A Quick Review of DragonFly BSD 1.4

DragonFly BSD 1.4 is the third major release of Matthew Dillon’s fork of the FreeBSD operating system, and significant progress has been made towards reaching many of the project’s numerous goals. New in this release include a more up to date version of the GNU Compiler Collection (required due to the incread use of thread local storage in DragonFly), an import of NetBSD’s Citrus code (Comprehensive I18N Framework Towards Respectable Unix Systems), major reworking of all core subsystems in preparation for removing the MP lock, rewrites of various VFS related code and many updated drivers, frameworks and contributed programs.

Perhaps the biggest potential change for users of the system is the inclusion of NetBSD’s pkgsrc package management system by default, and the retirement of the aging FreeBSD-4 ports system.

A full list of changes to the system can be found here.

Installation and post-install setup

As has been the case for over a year now, installing the base system was quick and mostly painless. As always, I did not add users or passwords from the installer, nor did I change the timezone or set up the network until I had rebooted into the installed system, as I find the installer of limited usefulness for these tasks in it’s current implementation. Most irritating for me personally, is that the following charaters cannot be used in passwords entered into the installer, despite being valid within the operating system itself:


For more issues with the installer, check out the following pages:


Once the system reboots, the very first thing I do is set it up to use blowfish passwords instead of the default MD5. After this, the root password was entered (so I could use characters not supported by the installer), users created, driver modules for harware are loaded (and set to load at boot in /boot/loader.conf), and the final touches are added to /etc/rc.conf (network setup, firewall, shutting down sendmail, enabling usb and the console mouse etc.)

Because at the present time updates to the system require rebuilding from source, I like to keep a copy of the release’s source on hand. Easy enough to get, as an example CVSup file is provided in ‘/usr/share/examples/cvsup/‘. Some people prefer to keep a copy of the CVS repository on hand and for those people it’s recomended to have the following in /root/.cvsrc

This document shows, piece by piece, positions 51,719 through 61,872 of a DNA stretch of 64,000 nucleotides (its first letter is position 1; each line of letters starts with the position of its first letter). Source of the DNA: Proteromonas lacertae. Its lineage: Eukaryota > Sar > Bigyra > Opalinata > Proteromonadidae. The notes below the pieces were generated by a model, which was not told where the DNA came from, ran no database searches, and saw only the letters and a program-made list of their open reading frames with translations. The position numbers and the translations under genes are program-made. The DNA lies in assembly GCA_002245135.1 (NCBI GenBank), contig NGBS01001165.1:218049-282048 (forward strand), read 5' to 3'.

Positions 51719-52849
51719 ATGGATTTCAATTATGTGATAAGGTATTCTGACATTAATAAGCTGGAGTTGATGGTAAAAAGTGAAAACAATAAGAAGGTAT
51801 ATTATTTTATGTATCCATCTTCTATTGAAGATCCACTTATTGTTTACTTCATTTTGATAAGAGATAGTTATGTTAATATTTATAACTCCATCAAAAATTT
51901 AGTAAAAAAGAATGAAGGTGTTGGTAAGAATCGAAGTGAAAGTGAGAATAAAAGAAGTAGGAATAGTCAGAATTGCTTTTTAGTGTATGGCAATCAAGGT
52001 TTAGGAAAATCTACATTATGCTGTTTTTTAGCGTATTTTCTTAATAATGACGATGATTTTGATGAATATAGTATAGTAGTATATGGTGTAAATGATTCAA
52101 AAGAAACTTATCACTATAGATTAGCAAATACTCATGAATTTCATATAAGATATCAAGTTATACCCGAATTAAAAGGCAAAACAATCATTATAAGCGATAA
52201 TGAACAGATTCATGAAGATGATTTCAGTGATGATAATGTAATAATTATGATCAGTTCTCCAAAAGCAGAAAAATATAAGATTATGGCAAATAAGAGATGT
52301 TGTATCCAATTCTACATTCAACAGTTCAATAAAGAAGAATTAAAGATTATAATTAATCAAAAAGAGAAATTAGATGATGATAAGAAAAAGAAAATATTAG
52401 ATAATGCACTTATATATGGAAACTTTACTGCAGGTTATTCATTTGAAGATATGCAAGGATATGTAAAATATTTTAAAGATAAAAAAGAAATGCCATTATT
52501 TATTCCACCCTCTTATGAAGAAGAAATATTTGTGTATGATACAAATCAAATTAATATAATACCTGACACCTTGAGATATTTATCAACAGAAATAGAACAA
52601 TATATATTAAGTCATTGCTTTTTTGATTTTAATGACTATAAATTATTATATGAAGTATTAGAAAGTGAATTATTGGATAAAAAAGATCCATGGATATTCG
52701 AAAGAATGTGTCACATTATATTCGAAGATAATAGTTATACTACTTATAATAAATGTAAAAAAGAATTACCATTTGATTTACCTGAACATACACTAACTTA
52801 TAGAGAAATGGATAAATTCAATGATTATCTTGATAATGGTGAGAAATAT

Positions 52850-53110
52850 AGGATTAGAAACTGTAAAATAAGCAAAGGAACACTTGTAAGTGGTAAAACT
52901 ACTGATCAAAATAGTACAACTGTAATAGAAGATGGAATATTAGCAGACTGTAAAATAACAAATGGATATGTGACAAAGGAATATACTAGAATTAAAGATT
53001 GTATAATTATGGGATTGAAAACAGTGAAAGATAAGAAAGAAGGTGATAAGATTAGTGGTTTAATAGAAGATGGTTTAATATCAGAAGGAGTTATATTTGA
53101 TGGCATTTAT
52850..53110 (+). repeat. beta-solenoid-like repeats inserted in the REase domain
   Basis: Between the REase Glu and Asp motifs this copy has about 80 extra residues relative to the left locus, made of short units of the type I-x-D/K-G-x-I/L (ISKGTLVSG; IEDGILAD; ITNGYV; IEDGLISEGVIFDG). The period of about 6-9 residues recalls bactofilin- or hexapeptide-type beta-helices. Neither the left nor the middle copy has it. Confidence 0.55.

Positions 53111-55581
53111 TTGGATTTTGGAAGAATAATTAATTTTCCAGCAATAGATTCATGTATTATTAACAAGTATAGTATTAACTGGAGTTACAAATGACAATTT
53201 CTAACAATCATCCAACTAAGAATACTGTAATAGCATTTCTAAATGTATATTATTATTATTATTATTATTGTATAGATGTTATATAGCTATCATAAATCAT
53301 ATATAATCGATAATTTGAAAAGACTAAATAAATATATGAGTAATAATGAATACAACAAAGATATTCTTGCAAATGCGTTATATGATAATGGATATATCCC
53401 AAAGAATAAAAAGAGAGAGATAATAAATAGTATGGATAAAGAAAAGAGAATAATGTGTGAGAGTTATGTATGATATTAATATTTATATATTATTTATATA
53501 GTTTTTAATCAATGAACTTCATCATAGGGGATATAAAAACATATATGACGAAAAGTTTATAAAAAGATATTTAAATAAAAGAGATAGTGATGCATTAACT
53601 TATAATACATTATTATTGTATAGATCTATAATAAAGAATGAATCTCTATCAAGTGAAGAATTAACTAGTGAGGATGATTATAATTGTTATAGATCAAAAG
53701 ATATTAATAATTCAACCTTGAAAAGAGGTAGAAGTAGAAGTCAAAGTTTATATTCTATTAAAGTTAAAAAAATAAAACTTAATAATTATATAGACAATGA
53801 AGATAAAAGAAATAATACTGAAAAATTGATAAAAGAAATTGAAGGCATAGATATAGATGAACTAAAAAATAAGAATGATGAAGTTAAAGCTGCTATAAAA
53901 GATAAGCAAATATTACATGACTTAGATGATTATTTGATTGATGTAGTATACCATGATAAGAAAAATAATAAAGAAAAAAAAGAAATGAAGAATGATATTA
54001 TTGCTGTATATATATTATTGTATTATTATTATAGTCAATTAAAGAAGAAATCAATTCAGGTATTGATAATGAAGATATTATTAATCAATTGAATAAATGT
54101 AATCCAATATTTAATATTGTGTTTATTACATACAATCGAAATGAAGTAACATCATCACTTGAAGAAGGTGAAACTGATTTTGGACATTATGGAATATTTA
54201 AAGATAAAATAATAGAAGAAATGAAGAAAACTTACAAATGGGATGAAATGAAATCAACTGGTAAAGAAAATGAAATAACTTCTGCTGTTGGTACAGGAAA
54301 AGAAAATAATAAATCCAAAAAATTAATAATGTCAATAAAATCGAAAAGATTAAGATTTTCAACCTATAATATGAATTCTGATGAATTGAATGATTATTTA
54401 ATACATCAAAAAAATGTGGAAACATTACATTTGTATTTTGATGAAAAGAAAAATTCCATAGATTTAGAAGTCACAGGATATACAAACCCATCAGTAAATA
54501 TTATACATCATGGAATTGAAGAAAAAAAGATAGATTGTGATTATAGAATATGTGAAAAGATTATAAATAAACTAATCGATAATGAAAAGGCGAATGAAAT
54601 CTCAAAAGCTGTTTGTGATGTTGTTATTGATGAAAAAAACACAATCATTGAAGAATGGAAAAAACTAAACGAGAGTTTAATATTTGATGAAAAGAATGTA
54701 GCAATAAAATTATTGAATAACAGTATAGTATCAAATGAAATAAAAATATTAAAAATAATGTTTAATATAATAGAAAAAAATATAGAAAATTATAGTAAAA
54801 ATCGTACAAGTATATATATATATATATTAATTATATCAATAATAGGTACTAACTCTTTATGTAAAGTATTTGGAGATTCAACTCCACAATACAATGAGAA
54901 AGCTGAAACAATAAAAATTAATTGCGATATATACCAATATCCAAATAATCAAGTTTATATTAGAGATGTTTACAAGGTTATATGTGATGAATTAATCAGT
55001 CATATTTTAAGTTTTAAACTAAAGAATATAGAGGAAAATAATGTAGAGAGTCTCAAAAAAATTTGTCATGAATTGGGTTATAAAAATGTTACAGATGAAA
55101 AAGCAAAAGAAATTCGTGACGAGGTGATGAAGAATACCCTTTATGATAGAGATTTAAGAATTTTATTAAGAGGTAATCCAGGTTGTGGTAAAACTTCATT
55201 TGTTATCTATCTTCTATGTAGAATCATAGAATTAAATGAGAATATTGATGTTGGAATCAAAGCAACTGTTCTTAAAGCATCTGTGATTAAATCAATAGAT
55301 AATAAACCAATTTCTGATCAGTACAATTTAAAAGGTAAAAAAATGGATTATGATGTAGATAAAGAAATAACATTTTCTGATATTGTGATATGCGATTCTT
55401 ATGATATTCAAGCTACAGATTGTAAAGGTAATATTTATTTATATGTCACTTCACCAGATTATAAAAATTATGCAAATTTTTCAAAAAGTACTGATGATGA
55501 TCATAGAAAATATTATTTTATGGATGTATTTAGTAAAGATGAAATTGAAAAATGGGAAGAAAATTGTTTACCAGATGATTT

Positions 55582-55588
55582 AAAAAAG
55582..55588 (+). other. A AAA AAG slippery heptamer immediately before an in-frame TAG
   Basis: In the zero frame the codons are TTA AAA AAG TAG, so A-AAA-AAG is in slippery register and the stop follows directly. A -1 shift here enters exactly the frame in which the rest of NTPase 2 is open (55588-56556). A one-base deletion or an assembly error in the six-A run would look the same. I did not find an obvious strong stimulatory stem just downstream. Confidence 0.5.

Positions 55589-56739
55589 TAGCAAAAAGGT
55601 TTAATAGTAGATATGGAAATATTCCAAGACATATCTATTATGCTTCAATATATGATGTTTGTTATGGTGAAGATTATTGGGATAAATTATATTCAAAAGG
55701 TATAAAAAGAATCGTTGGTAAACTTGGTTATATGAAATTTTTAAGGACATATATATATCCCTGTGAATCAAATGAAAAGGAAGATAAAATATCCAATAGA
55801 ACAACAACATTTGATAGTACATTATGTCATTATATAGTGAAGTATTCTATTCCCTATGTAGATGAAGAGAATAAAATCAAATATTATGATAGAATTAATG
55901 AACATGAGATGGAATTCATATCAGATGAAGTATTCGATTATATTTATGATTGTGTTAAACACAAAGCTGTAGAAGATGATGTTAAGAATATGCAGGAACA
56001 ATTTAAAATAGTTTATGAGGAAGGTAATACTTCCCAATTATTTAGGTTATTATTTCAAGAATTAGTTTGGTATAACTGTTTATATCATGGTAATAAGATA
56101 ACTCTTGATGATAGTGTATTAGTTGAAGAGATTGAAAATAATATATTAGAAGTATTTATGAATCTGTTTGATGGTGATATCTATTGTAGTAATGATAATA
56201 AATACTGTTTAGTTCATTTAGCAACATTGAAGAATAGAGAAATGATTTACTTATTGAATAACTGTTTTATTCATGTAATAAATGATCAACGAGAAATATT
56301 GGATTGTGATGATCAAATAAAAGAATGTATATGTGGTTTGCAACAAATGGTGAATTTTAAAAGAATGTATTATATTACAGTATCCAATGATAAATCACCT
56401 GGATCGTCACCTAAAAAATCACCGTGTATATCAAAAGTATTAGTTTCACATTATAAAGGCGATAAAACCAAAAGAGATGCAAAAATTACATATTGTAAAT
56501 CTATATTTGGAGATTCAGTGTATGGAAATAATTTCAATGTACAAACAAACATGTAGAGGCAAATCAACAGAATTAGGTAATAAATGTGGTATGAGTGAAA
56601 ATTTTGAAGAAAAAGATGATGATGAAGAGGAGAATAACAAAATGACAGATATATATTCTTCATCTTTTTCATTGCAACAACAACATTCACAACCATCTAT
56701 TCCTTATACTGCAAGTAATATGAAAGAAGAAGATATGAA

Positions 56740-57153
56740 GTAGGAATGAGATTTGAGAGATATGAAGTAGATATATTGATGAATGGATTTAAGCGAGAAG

cvs -q <br>
diff -u <br>
update -Pd<br>
checkout -P

Very bad things happen if you try to checkout from the repo without that file, and then attempt to rebuild the system. I am left wondering why it’s not included by default, instead of being in the errata for the release.

Also of note in the errata, new users don’t automatically have the new pkgsrc related paths in their profiles by default. A minor issue, and easilly fixed, but it leaves me wondering how something like this got missed in the RCs. Do the developers and testers only ever log in as root?

Documentation and packages

Although the man pages are well written, documentation in the DragonFly project overall leaves something to be desired. They have a slightly modified version of the FreeBSD Handbook, but it is somewhat out of date, and still contains references to functionality in FreeBSD not present in DragonFly, and written in such a way as to leave the reader believing them to be DragonFly features (quick off the top of my head example can be found here where it is claimed that “DragonFly is a 32-bit operating system (64-bit on the Itanium and AMD64) and was designed as such from the ground up.” DragonFly currently does not run natively on any 64 bit processors in 64 bit mode and there are no plans for port it to the Itanium family of processors.